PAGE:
just had another history lesson ó this time in Medieval monastic history.
seem that in the monasteries and nunneries the monks and
nuns, being human, sometimes found it hard going saying
difficult to see why.
to seven offices a day, the night one being required at 2 am, sleepiness
and carelessness could easily take over. The result was a tendency to
gabble the plainsong or mumble the reading. In this the monks were
worse than the nuns.
desperation, the Church ended up defining a special little demon named
Tittivillus, whose sole mission was to go round collecting in a ďpokeĒ (a
sack) every such dropped or slurred syllable. When Judgment Day came
around, his evidence would be tendered to help weigh the individual
destiny of those in holy orders.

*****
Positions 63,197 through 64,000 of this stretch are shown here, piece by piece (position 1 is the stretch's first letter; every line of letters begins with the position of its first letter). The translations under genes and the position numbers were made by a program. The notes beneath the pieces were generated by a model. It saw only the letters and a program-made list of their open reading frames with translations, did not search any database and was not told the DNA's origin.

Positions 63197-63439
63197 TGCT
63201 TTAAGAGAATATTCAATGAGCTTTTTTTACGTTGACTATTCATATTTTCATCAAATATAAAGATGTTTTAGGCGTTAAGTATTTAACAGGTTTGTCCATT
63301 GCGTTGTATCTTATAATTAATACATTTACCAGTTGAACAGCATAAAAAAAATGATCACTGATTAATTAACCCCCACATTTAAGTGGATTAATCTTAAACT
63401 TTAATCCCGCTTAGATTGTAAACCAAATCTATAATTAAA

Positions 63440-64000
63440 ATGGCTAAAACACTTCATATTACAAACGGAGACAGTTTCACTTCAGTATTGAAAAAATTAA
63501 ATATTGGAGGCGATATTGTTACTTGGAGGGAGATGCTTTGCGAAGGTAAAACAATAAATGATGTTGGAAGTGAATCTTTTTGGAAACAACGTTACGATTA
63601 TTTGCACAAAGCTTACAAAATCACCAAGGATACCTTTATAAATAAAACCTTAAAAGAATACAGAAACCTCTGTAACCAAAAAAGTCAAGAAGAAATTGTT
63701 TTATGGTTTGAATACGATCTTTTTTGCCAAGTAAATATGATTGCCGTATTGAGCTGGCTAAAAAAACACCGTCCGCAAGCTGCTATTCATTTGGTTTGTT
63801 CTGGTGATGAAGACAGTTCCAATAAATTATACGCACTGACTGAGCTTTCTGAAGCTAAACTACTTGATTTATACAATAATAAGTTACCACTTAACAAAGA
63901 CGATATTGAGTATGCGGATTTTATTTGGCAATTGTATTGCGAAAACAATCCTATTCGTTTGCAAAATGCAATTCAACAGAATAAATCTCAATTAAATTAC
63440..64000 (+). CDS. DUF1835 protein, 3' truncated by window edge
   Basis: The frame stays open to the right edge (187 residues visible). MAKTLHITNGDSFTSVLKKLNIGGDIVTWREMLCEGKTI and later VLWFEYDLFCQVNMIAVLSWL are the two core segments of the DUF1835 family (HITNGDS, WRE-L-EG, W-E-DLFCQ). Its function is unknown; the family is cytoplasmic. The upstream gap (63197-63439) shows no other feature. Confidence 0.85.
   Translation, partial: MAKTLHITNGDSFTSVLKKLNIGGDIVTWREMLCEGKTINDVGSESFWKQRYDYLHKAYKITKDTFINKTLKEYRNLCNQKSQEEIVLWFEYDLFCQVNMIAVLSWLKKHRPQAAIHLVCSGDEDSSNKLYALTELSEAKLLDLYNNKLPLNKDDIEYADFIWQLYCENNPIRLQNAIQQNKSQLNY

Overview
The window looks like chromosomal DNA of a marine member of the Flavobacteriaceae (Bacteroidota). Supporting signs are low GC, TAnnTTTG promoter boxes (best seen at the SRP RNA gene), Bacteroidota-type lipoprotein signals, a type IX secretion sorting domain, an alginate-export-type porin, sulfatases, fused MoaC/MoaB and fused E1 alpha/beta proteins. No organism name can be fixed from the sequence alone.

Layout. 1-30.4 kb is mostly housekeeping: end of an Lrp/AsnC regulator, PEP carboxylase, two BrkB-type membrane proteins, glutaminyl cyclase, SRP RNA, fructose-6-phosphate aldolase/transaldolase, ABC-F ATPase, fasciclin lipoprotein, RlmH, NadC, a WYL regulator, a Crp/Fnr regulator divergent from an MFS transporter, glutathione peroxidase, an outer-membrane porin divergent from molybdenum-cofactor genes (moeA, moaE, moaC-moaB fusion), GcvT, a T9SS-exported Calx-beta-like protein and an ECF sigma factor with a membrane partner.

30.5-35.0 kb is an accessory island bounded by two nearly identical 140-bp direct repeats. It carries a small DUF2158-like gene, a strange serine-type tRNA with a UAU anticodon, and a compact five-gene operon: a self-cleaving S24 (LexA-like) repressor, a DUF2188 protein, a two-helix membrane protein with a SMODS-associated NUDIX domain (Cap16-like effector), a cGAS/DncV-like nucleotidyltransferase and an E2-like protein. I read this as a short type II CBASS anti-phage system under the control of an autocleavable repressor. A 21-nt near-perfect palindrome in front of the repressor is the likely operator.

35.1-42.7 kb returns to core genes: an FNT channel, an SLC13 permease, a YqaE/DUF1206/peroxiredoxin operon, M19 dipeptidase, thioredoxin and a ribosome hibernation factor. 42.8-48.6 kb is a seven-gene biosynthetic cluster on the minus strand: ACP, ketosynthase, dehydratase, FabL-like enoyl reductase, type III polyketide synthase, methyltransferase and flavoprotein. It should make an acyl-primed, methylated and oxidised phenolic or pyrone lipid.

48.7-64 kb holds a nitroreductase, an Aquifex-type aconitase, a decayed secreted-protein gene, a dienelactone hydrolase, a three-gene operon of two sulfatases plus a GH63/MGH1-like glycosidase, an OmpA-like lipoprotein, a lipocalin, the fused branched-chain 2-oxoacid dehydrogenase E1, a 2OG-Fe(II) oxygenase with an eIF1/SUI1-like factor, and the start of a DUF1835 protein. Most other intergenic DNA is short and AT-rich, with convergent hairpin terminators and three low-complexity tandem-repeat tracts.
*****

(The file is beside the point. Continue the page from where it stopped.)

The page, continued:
duties didnít stop there. According to social historian Eileen Power, in
her 1924 Medieval People,
. . when he was not engaged in picking up those unconsidered trifles which
the monks let fall from their psalms, Tittivillus used to fill up odd
corners of his sack with idle talk of people who gossiped in church; and
he also sat up aloft and collected all the high notes of vain tenors, who
sang to their own glory, instead of to the glory of God, and pitched the
chants three notes higher than the cracked voices of their elders could